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Nancy's Notes - February 13, 2014

"Mermaid: a Memoir of Resilience" by Eileen Cronin, " Deepest Secret" by Clara Buckley, "Still Life With Bread Crumbs" by Anna Quindlen.

LIBRARY WILL BE CLOSED ON MONDAY, FEBRARY 17 FOR PRESIDENT'S DAY.

Nancy's Notes

  We will be closed on Monday, February 17 for President's Day. Remember to come in Friday or Saturday to stock up!
  We've been busy lately taking inventory. Hopefully some of those items that have been missing will turn up as we search in all the corners. Each book is handled at least twice so it seems I've put many other projects aside. It will give us a great sense of accomplishment and a nice clean look when we are done.
    I enjoy memoirs by the "non-famous" and I think "Mermaid: a Memoir of Resilience" may fill the bill. In the 1960's, at the age of three, Eileen Cronin first realized that only she did not have legs. Her Catholic family accepted her situation as “God’s will,” treating her no differently than her ten siblings. But starting school, even wearing prosthetics, Cronin had to brave bullying and embarrassing questions. As a teen, thrilled when boys asked her out, she was confused about what sexuality meant for her. She felt most comfortable and happiest relaxing and skinny dipping with her girlfriends, imagining herself “an elusive mermaid.” In later years, as her mother battled mental illness and denied having taken the drug thalidomide,known to cause birth defects,Cronin felt apart from her family. After the death of a close brother, she turned to alcohol. Eventually, however, she found the strength to set out on her own, volunteering at hospitals and earning a PhD in clinical psychology.
    Jodi Picoult fans may enjoy Clara Buckley's, " Deepest Secret". Eve Lattimore’s family is like every other on their suburban street, with one exception. Her son Tyler has a rare medical condition that makes him fatally sensitive to light, which means heavy curtains and deadlocked doors protect him during the day and he can never leave the house except at night. For Eve, only constant vigilance stands between an increasingly restless teenage son and the dangers of the outside world. Then, one night, the unthinkable happens. When tragedy strikes, it becomes clear that this family is not the only one on the quiet cul-de-sac that is more complicated than it appears and Eve is forced to shield her family from harm.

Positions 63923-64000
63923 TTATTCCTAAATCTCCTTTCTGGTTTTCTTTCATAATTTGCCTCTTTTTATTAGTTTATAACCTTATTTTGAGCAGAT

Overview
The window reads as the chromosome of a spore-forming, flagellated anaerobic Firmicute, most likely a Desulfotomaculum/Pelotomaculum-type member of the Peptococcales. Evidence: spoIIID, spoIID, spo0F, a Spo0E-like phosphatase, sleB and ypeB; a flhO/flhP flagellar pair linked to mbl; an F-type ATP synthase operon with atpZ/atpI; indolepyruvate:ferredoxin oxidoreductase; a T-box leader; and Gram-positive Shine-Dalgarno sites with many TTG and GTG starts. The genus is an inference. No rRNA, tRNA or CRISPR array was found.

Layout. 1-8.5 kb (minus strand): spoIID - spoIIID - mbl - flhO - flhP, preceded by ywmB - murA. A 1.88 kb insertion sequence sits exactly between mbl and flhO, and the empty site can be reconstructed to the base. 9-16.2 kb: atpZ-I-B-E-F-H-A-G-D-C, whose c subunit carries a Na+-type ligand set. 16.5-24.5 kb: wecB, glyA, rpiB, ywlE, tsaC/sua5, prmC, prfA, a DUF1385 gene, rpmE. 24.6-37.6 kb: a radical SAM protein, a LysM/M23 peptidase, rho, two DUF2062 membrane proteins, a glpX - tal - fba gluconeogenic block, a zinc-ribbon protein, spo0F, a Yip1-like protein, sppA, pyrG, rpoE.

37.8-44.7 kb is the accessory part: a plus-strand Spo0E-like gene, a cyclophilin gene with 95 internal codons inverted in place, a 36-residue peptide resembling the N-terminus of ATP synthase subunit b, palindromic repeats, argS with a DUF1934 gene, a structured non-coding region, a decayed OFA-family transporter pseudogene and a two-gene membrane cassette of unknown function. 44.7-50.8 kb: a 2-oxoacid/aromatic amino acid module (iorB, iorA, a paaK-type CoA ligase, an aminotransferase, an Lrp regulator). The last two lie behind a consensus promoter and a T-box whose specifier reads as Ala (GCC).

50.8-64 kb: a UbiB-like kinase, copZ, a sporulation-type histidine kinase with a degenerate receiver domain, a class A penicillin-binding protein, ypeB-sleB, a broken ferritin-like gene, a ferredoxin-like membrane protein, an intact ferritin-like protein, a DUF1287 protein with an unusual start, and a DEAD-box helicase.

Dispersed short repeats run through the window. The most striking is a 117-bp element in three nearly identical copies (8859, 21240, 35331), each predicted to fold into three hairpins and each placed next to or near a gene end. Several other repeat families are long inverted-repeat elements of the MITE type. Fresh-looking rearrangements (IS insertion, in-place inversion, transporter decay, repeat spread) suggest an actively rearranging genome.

Anna Quindlen's "Still Life With Bread Crumbs" has received five stars. Rebecca Winter is a photographer who moves to a cabin in the country so that she can rent out her Manhattan apartment to save money. She was married to a self-centered professor when she snapped a photo of the mess left from a party that he refused to help clean up. The photo she called Still Life With Bread Crumbs included  dirty wineglasses, stacked plates, the torn ends of two baguettes and a dishtowel singed at one corner by the gas stove. It made Rebecca an instant feminist icon for what was interpreted as a commentary on "women's work." That photo catapulted Rebecca to wealth and acclaim. She divorced her  husband, but at 60, her Still Life money is running out as she juggles the care of her elderly parents. Stressed about paying the bills, Rebecca takes her camera along on a hike in the woods and finds a series of crosses planted in the ground with personal objects placed nearby. Intrigued she photographs the crosses, hopeful they could reignite her career. When her
cottage has raccoon issues she calls on Jim Bates, the town's roofer, for help. Jim is a classic good guy who cares for his  sister and anyone else who needs a hand. He enlists Rebecca's help in his side job of tracking bald eagles for the state and a spark is lit between them. But after a night of passion, Jim disappears.
    Come in and see us: Monday through Wednesday between noon and 8:00 p.m., Thursday and Friday between 10:00 a.m. and 5:00 p.m. or Saturday between 10:00 a.m. and 3:00 p.m.